State of Surveillance

ae hedgesAuthor Chris Hedges on the NDAA, domestic spying and civil resistance

This month marked the 25th anniversary of the fall of the Berlin Wall, which signalled the end of almost 30 years of a totalitarian society. But mass surveillance and government control have increased elsewhere since that nonviolent revolution in 1989. “The [East German] Stasi State was the most efficient security and surveillance state. Until our own,” says Pulitzer Prize-winning journalist Chris Hedges. “We’ve outdone anything the Stasi ever dreamed of.”

Dedicated to resisting what he calls a “corporate totalitarian state” in the U.S., Hedges remains grounded in a moral imperative and nonviolent anarchist tradition that embraces compassionate action. He will speak about these strategies in a talk titled “Defending our Civil Liberties” on Sunday, Nov. 23, at Inner Light Ministries in Santa Cruz.

The event was organized by the Romero Institute and Food Not Bombs, to generate support for declaring Santa Cruz a Constitution Protection Zone (, and raise awareness of the National Defense Authorization Act (NDAA). Hedges was lead plaintiff in a lawsuit challenging the NDAA, which was signed into law on Dec. 31, 2011. Longtime civil rights lawyer Daniel Sheehan and Food Not Bombs co-founder Keith McHenry will also speak. Hedges is author of numerous books, including War is a Force That Gives Us Meaning and the forthcoming Wages of Rebellion, available in the spring. GT recently talked to him about the NDAA, mass surveillance and civil resistance.

What are your greatest concerns about the National Defense Authorization Act (NDAA)?

Section 1021 of the NDAA overturns over 150 years of domestic law that prevents the U.S. military from domestic policing. It authorizes the military to carry out, in essence, extraordinary rendition of U.S. citizens on U.S. soil who, in the words of that section, “substantially support” Al Qaida, the Taliban or something called “associated forces.”  This is not materially support, which is a defined legal term. It strips citizens of due process and holds them in military facilities until, in the language of this section, “the end of hostilities.” In an age of permanent war, that means probably forever.

Tell me about the federal lawsuit you filed against President Obama challenging the NDAA?

In January 2012, I met with lawyers and we sued the president. Judge Katherine B. Forrest declared that not only was the law unconstitutional, but that it opened the way for the government to criminalize whole categories of people and hold them in military detention facilities. She brought up the 110,000 Japanese Americans who were interned in military camps without due process during World War II.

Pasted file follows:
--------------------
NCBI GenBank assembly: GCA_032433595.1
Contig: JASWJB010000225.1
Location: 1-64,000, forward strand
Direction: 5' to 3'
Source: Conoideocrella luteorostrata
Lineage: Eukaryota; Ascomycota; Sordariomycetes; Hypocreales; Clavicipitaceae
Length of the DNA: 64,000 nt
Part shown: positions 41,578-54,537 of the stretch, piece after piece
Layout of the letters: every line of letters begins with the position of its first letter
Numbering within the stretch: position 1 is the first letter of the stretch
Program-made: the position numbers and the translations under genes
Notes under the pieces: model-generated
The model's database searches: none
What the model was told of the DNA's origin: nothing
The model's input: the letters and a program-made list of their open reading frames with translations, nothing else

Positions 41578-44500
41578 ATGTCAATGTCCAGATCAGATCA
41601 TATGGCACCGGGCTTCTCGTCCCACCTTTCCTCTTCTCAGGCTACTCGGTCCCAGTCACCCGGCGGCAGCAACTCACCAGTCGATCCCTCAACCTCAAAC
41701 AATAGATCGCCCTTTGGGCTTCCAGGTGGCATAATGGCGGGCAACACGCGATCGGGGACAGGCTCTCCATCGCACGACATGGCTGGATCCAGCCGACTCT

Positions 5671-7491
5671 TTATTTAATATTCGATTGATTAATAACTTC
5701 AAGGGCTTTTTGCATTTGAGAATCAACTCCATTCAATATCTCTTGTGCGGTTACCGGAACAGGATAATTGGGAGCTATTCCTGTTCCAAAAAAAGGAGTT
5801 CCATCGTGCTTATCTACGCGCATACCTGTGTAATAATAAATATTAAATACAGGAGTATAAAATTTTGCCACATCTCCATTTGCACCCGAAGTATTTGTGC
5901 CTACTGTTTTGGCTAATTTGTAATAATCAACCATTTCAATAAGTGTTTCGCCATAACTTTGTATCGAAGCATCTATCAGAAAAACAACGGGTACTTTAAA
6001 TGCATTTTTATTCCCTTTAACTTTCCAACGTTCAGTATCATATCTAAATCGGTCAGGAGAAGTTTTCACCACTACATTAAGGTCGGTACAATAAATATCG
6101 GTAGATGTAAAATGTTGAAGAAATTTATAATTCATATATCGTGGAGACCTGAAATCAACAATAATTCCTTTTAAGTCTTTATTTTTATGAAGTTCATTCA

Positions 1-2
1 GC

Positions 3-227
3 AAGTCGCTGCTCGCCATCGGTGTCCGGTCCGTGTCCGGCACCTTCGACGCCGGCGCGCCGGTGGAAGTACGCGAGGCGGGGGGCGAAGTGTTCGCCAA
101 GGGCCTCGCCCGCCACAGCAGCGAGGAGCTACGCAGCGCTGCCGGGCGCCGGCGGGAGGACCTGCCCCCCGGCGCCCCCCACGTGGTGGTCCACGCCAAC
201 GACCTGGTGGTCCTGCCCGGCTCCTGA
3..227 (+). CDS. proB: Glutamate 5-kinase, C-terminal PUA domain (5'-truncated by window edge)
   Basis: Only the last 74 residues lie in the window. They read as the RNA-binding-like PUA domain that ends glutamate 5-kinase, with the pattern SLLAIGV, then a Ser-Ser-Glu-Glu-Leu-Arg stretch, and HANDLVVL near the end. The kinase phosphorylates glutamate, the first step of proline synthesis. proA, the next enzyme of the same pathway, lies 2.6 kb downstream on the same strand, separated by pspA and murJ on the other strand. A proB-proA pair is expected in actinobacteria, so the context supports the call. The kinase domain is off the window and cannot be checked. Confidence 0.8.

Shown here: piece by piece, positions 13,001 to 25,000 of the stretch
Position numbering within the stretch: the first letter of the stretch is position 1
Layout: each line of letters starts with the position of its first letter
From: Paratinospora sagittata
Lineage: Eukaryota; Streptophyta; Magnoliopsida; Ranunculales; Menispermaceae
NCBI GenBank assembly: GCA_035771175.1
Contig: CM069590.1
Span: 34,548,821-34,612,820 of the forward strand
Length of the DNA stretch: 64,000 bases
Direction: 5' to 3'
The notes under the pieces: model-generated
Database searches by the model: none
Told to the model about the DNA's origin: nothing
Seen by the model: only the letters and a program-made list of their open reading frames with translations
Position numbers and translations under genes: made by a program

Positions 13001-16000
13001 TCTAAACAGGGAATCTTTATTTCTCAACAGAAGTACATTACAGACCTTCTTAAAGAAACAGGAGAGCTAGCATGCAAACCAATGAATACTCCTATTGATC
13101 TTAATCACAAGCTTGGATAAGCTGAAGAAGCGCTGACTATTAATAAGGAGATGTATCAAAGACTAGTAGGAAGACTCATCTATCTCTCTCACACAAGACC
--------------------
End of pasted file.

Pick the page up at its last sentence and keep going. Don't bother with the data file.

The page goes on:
The Obama administration immediately appealed the decision. They demanded that Judge Forrest lift the temporary injunction, and put the law back into effect. To Judge Forrest’s credit, she refused. That next morning, the government attorneys went to the Second Circuit [Court of Appeals] and asked them to put the law back into effect in the name of national security. I suspect there probably are U.S-Pakistani dual nationals already being held in places like Bagram or other “black sites.”

You were also a plaintiff in an earlier lawsuit challenging warrantless wiretapping, even before the Edward Snowden revelations.

We brought the case Klapper vs. Amnesty International because we suspected mass surveillance was happening. The government attorneys said that I and the other plaintiffs had no right to bring the case because any charge that we were being monitored by the government was, in the words of these lawyers, “speculation.” They went on to say that if we were being monitored, the government would tell us. All of this we now know is false because of the Snowden revelations. Not only am I being monitored, everyone’s being monitored.

What can be done to resist current policy?

Any kind of resistance is important. I come out of the Dorothy Day, Christian Anarchism tradition. Anarchism is an understanding that power is the problem no matter who holds it. We have to build movements that threaten centers of power. Strong labor and mass movements are key to a healthy, open society.

How do you respond to people who say, ‘I don’t mind being watched; I don’t do anything wrong?’

Those people don’t understand how totalitarian systems work. They better turn off their televisions and start reading Hannah Arendt. Totalitarian systems carry out wholesale surveillance not to find crimes. It’s so they have information should they seek to shut down an individual or a group. As a reporter, I covered the Stasi State in East Germany. When you are watched 24 hours a day, as we all are, you can’t use the word liberty. That’s the relationship between a master and a slave.

The “Defending Our Civil Liberties” talk is at 5:30 p.m. Sunday, Nov. 23 at Inner Light Ministries, 5360 Soquel Drive., Aptos. Tickets are $15 at the door ($5 students).

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